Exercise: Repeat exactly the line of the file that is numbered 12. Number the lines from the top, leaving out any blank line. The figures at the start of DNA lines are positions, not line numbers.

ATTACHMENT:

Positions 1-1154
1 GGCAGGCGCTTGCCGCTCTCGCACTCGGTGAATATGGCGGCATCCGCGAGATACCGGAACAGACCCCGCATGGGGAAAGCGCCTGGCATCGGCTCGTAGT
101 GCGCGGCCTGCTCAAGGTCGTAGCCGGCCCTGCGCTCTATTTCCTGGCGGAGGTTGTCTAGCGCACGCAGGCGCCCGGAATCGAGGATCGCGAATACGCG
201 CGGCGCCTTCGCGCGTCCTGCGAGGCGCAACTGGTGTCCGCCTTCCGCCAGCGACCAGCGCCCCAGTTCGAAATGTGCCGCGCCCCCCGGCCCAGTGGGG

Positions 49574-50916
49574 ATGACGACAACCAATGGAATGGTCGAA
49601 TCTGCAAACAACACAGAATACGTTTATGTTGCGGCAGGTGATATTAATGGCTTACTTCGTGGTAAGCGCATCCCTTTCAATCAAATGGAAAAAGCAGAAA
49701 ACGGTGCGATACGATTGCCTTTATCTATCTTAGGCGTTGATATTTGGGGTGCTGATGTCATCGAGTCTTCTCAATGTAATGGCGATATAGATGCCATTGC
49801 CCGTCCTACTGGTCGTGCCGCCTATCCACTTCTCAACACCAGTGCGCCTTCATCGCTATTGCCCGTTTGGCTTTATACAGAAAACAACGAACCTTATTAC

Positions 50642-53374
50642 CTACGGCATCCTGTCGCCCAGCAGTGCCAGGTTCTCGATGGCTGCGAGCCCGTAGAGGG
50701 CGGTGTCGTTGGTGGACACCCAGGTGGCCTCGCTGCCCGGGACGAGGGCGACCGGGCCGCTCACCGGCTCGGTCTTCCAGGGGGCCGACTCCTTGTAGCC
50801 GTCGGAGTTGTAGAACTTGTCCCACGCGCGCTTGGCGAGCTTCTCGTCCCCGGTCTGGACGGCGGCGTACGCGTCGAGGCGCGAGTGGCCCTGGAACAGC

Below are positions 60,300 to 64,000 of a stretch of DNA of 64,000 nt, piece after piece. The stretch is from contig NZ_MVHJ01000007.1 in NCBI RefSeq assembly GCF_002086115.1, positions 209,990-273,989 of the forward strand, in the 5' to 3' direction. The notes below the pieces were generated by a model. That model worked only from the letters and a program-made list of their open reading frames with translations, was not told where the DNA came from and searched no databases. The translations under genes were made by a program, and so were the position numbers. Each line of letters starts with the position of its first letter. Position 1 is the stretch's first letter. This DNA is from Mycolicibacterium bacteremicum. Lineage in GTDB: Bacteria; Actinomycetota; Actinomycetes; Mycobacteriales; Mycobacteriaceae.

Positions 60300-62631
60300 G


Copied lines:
50701 CGGTGTCGTTGGTGGACACCCAGGTGGCCTCGCTGCCCGGGACGAGGGCGACCGGGCCGCTCACCGGCTCGGTCTTCCAGGGGGCCGACTCCTTGTAGCC